Friday, November 04, 2005

Sony distributes malicious software; cheaters rejoice

It was all over the tech news sites yesterday and Wednesday. Sony has distributed malicious software, known as malware, on some of its CDs.
The software involved is something called a rootkit. It's a program that hides files from the computer's operating system. In order to listen to Sony's copy protected CDs on a computer (the one that started this was Get Right by the Man by the Van Zant brothers) you have to use the media player that comes on the CD. If you load the CD into your CD-ROM drive, it installs the player, the rootkit, and several other files on your computer. The rootkit hides the files, and any associated directories, from your operating system. The files and the player prevent you from copying the CD more than 3 times. They are hidden so people can't simply disable the player and copy the CD.

A lot of people are upset about this, and not just folk who want to copy CDs. The security expert that found the rootkit discovered two important facts:
  1. The rootkit ate up between 1% and 2% of his CPU usage, mostly due to poor programming. The program will impair your computer's performance.
  2. It's almost impossible for the average user to uninstall the rootkit. The above average user who makes use of standard deletion techniques could cripple their computer!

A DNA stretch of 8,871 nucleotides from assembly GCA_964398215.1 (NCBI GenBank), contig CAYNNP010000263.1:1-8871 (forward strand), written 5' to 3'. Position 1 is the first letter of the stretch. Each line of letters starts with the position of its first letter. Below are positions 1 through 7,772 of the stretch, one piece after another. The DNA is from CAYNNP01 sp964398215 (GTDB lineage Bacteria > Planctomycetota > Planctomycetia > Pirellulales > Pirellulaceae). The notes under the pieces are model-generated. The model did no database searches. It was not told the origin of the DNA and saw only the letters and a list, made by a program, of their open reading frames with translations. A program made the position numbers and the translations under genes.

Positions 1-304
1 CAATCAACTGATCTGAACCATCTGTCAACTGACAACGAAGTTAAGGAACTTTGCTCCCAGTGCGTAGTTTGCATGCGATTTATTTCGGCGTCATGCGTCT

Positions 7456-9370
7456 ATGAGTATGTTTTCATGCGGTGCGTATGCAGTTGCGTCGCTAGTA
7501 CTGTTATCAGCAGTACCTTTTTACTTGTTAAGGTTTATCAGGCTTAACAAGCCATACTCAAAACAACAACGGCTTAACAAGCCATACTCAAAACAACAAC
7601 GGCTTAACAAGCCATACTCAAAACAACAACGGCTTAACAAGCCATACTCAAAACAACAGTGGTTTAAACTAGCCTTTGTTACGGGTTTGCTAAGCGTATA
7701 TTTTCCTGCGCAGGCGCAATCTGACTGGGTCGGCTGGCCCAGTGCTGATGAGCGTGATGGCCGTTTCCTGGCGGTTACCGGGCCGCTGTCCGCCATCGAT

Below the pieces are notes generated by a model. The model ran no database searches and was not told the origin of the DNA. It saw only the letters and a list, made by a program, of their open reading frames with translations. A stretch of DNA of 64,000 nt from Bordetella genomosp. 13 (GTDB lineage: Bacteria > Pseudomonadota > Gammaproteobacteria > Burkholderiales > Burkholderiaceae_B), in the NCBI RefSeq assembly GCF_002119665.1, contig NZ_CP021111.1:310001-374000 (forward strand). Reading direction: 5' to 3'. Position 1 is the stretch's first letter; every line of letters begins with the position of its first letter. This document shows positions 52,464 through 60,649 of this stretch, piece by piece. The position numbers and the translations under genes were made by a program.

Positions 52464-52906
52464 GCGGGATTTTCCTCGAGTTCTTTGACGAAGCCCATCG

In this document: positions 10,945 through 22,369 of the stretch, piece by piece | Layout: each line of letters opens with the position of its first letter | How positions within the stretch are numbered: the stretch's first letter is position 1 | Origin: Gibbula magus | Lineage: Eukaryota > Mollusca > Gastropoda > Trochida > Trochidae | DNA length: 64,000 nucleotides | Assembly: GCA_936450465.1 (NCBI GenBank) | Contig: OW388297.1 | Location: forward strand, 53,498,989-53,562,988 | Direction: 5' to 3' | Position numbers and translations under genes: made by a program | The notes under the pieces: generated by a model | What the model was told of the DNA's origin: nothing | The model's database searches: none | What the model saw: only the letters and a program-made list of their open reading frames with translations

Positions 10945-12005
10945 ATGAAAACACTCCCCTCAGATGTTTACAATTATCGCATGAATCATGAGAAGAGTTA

So, in order to play Sony's music from a copy protected CD, you have to install poorly written software that could wreck your set up if you tried to uninstall it!

Mark's Sysinternals Blog has the technical details of how he discovered the rootkit program at

The software is similar to that used by hackers to hide viruses and spyware. If it was distributed widely, Sony would have put a hacker tool on every computer playing their CDs. The tool has already been used for malicious deeds. There's a game called World of Warcraft. You can play it online. To prevent players from cheating the game with cheating programs, Bungie
— the company that runs the game — scans players' computers for cheat files. This is, itself, controversial. Anyway, some players are using the rootkit distributed by Sony to hide cheat programs while playing World of Warcraft!

The Security Focus website has an article on the World of Warcraft issue at

Sony is apparently "fixing" the issue with a version of copy protection that doesn't use rootkit, and they have delete instructions on their web site. That's little consolation for the havoc this could cause.

No comments: